In the closing scenes of the 1972 film "The Candidate," starring Robert Redford, Bill McKay has just won election to the United States Senate, and in the aftermath of his victory, he is surrounded by a storm of well-wishers and various hangers-on.
As they descend on him, McKay pulls his political consultant, Marvin Lucas (played by Peter Boyle), from the swell of hysteria, and together they escape the melee and find a moment's peace in a hotel room. "Marvin?" McKay asks Lucas. "What do we do now?" As the crowd rushes in to the room, he asks the simple question again, and again, as the crowd moves in and the film ends.
For any politician, whether a senator, city mayor or, in the case of Richard Leff, a newly elected member on the Board of Supervisors for Kennett Township, the shift from candidate to elected official occurs in the blink of an eye, when a campaign platform is asked to remove its clever promises from a website and move about in the form of action.
Leff's convincing defeat of longtime Kennett Township leader Jim on Nov. 5 may have signaled a seismic shift in the future of Kennett Township politics. It may have been the death knell to politics as usual in the township, one that began with Scudder Stevens' defeat of Alan Falcoff in 2011, and continues under Stevens' aggressive fight to turn the governance of the township from a back-office stranglehold of secrecy to one of openness and revelation.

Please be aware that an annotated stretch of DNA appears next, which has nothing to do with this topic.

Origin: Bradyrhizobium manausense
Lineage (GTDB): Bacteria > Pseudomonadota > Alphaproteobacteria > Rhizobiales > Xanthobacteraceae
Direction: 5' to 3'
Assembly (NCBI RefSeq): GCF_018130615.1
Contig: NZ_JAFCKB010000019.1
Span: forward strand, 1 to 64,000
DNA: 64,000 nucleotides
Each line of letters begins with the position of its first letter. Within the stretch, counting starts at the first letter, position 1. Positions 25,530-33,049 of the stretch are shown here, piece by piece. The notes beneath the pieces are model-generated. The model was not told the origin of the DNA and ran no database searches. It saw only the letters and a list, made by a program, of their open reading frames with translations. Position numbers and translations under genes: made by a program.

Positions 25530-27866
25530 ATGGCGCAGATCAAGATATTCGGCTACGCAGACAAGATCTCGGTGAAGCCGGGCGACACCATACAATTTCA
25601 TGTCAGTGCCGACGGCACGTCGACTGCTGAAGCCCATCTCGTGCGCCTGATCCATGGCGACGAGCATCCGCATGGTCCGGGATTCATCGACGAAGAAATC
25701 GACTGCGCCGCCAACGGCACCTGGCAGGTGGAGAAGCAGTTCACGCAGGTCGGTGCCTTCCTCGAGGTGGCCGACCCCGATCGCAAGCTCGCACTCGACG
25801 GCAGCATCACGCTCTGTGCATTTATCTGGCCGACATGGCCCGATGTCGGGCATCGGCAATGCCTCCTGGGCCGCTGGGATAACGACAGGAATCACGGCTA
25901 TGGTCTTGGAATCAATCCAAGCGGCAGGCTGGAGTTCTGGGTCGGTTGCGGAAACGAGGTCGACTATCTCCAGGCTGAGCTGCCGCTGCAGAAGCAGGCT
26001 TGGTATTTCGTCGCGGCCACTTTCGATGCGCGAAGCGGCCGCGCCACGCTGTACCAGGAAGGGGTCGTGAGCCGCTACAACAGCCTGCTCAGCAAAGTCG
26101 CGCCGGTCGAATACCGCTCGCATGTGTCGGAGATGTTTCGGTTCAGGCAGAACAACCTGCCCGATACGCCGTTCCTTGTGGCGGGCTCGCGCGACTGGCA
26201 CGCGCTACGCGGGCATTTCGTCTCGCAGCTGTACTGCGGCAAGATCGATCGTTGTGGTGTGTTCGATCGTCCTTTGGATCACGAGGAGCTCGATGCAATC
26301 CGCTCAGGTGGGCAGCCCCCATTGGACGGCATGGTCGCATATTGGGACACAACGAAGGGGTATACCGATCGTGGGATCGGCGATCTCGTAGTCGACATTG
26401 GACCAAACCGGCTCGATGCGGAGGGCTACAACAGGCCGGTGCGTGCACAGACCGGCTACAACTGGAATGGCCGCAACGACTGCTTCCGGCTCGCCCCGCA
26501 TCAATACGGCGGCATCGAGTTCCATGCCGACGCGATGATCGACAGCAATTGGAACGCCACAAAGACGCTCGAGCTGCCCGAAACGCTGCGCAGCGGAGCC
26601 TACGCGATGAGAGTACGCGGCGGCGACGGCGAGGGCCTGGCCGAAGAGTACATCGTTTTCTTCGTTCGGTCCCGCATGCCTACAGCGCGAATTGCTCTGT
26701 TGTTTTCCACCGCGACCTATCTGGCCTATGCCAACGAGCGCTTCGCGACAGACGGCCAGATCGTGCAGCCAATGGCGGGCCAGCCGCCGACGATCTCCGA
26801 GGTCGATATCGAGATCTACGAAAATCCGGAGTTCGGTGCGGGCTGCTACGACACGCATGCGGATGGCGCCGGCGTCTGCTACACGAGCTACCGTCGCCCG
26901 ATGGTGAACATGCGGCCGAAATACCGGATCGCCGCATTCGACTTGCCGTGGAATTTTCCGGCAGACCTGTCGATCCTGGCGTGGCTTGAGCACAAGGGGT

And yes, Leff's election may be nothing more than the coattail residue of a township's willingness to slowly, election by election, redefine itself and its intentions. But no matter the speculations that surround Leff's recent victory, he is now beholden to the issues that served his campaign.
He has stated that he wants to develop a ten-year strategic open space and trails plan for the township, one that will stimulate open space acquisition, preserve property, and allow for the development of a trail network throughout Kennett Township. Calling the $9 million sitting in the township's general fund an indication of poor money management on the part of the current administration, Leff wants to develop a ten-year financial plan that allocates portions of that reserve to meet present and future township needs.
On the heels of Stevens' calls for a more honest and open form of government, Leff wants to gather residents' concerns before the board pursues any action. Finally, he wants to make Kennett Township a vibrant economic center, one that preserves and protects its assets, and develops plans that protect its citizens from over-development and over-taxation.
Beginning in January, Leff's election to the Kennett Township board of supervisors will no longer be about the campaign promises that allowed him to prevail in arguably the most important election in southern Chester County this year. Whether he succeeds in achieving these objectives, or whether he merely becomes an elected figurehead - a silent "second" to Stevens' growing agenda - will soon become known.
Unlike the campaign and ultimate victory experienced by a fictional character played by Robert Redford 41 years ago, however, Leff's election to the board is real. In his case, the film has just begun, and the question that begins the life of every elected official will soon beg to be answered.